One bleak November morning in 1968, I woke up very early and took the R train in Manhattan up to 57th Street and Seventh Avenue. I walked a couple of blocks south and crossed over to the east side of the street and tried to ignore the lingerie mannequins in the window as I walked up to the building at 853 Seventh Avenue and started to ring the buzzer for Ernst Haas. Just before doing so, I checked my watch. It was 5:55 A.M. I hesitated, deciding to wait five minutes before finally reaching out and nervously placing my finger on the button. The night before, after talking briefly with Haas, I had made an appointment to see him "at six," and as I hung up the phone, I realized I had no idea whether he meant A.M. or P.M. On a hunch, I went with my gut, but...what if I was wrong? No sooner did I hear the buzzer go off with a disconcertingly loud and annoying sound, than I heard a European voice through the the intercom telling me to come up.
Forty-three years later, I walked into a gift shop one day and after wading through the isles of stationery, chocolate and dolls, I came upon a woman sitting at an easel while painting. Behind her were some of her paintings—bucolic and sedate oils of scenery along with some portraits. Through a partition, I could see something far more interesting to me and, as I stood in the doorway, I asked her about the wall of abstract colors. "Oh...that?" she said, in a voice both filled with amusement and dripping with disdain. Then she added "That's where I clean my brushes and test my colors. And to emphasize how little she thought of it, she added "We'll be painting over that wall next week!"
I asked her if I could photograph the wall, and no sooner had she said "yes, sure, go ahead. Knock yourself out" than I began cropping sections of it in my mind and in the camera. One hundred frames later I thanked her, and as I walked out my mind raced back to that day in 1968 and to what Haas had asked me.
Untitled Abstract © Eric Meola 2011
As I sat down in his apartment, he asked if I would like some tea. I sat there with my portfolio on my knees, wondering what to say and what not to say; then he looked straight at me and asked "Do you paint?" I was thrown off guard, and disappointed. I was a photographer and I did not want to talk about painting. I wanted advice. I wanted to hear one of my heroes talk about making images. The last thing I wanted to talk about was painting.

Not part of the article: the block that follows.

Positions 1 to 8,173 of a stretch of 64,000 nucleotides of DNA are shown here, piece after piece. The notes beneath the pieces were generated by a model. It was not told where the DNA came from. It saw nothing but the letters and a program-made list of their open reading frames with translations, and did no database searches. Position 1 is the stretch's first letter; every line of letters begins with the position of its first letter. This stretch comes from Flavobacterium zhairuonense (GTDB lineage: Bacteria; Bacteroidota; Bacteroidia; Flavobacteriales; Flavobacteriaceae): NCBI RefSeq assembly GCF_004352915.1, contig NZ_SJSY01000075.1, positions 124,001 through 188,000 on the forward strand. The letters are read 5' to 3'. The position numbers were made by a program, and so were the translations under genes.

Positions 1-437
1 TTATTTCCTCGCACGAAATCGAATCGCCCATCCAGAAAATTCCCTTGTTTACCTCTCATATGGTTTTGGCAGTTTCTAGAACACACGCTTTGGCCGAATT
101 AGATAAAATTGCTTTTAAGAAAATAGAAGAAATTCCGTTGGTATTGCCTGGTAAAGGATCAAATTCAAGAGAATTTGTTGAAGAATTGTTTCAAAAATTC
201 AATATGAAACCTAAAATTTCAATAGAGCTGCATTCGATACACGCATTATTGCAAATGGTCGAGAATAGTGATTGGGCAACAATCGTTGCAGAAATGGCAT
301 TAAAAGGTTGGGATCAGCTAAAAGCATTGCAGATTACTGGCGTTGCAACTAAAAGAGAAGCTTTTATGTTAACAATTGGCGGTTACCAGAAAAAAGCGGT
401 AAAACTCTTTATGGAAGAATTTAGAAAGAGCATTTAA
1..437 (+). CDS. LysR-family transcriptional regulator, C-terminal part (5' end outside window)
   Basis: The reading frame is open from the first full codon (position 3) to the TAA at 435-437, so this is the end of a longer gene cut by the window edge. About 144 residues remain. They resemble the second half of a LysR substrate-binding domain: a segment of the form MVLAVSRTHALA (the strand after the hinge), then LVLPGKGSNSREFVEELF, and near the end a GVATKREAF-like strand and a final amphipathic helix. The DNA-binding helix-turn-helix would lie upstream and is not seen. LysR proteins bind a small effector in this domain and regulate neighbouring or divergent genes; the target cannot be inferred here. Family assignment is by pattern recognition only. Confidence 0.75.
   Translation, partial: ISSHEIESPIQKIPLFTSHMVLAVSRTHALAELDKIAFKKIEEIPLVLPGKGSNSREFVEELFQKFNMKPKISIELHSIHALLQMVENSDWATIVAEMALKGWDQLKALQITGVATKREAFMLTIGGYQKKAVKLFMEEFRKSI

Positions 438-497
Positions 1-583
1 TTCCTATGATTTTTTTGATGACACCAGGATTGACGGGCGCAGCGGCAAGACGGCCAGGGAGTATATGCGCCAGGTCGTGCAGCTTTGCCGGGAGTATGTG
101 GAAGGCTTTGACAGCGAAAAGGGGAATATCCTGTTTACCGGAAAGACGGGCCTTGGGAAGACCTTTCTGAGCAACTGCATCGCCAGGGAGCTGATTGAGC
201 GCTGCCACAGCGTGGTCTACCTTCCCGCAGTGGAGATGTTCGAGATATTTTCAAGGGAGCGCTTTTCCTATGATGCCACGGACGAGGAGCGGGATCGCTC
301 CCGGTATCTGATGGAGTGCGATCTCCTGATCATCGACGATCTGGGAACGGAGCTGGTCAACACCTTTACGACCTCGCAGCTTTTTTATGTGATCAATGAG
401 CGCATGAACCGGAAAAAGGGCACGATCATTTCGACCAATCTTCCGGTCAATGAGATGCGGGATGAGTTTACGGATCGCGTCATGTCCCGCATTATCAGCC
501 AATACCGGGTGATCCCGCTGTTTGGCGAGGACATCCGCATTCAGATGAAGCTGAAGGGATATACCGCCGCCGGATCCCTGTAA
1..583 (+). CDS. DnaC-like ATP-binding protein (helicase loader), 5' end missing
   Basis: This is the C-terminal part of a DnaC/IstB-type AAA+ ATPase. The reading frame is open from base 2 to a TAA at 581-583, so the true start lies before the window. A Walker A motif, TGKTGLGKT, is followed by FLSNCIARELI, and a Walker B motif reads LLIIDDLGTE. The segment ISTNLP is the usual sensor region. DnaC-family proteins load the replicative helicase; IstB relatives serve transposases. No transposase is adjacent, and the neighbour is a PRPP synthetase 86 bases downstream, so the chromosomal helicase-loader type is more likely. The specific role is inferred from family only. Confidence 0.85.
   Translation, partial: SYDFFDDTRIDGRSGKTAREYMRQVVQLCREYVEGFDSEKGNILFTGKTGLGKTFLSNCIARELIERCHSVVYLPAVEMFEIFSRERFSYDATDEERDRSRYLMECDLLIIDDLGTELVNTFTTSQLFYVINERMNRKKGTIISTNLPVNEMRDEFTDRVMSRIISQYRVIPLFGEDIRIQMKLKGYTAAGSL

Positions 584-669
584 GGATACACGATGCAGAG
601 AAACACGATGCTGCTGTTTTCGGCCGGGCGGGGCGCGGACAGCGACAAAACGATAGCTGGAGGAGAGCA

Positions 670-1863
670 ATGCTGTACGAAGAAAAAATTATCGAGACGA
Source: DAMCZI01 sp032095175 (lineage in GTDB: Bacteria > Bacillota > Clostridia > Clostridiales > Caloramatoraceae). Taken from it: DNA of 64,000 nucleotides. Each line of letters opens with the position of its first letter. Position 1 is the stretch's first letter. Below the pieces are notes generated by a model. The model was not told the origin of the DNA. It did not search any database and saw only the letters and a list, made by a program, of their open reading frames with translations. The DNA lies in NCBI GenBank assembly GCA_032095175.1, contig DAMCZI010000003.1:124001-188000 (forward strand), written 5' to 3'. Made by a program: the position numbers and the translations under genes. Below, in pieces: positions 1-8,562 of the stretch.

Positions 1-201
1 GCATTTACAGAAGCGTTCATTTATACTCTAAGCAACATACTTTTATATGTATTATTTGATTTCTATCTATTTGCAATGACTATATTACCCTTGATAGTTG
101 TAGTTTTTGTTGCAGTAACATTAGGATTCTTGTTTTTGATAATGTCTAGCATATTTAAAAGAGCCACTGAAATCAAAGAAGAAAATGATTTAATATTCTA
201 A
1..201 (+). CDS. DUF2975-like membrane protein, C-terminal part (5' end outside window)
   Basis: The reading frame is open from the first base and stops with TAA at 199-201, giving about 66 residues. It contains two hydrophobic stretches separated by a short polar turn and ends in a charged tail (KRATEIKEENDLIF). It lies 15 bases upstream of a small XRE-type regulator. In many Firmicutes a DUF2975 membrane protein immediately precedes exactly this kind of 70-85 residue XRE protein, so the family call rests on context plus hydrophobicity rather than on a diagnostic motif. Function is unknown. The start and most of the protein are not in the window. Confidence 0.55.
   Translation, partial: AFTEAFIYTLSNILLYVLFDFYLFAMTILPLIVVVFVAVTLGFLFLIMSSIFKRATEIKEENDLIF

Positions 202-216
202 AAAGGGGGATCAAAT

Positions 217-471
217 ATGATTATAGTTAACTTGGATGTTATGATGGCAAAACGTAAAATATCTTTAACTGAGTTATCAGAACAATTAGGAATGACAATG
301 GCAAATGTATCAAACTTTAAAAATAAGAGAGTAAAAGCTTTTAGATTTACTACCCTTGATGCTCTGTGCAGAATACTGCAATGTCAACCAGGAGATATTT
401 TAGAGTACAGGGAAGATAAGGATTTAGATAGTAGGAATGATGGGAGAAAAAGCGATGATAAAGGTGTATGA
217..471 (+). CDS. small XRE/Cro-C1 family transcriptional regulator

There was a long, awkward silence, and then I said "No." Haas didn't hesitate one bit as he continued to probe. "Why not?" he asked. I told him I didn't know how to paint. And then, with a twinkle in his eye, and a smile that somehow cut me in half while consoling me, he firmly said "You don't need to know how to paint to paint." Half an hour later I walked out into the day's gloom wondering just what he meant and what he was trying to tell me.
Untitled abstract #2 © Eric Meola 2011
1968 was a good time—just how good, I had little idea. Across the Hudson, a young man named Clarence Clemons was working as a counselor for emotionally disturbed children in Newark. It would be three years before he would meet Bruce Springsteen and another four years before they would walk into my studio in lower Manhattan. Stan Kanney and Larry Fried had yet to start a company called The Image Bank, and there was no "photo district." Nor was there the "Black Book" of self promotion. Sean Callahan, an editor at Life, would not begin to publish American Photographer magazine for another decade. Hiro, Avedon, Art Kane, Jay Maisel, and Pete Turner were all making great images, and the magazines were filled with a kaleidoscope of dazzling photographs. It was a time when you could stand outside the Time-Life building and see Alfred Eisenstaedt—"Eisie"—stride in after walking several miles from his apartment. Marty Forscher, the genius of camera repair and modification, had yet to see his first auto-focus camera come into his shop at 37 West 47th Street. And Nikon had yet to declare that "We take the world's greatest pictures."
What Haas was telling me in those seemingly prehistoric times was to open my eyes, to learn how to see, to to slow down, to open my mind, to see the world in a grain of sand, to dream, to walk the streets, to watch the light, and to feel the wind on my face. The trinity formed by Haas, Pete Turner and Jay Maisel, gave birth to a gallery called "The Space," in Carnegie Hall. I had my first exhibit there in 1970. I was still learning to walk; I was still learning to see. These were the mentors for my generation, who showed us the road map for where photography could and would go. They took a staid and tired craft and made it their own. They inspired us, they taught us, and they made us dream.
Untitled Abstract # 3 © Eric Meola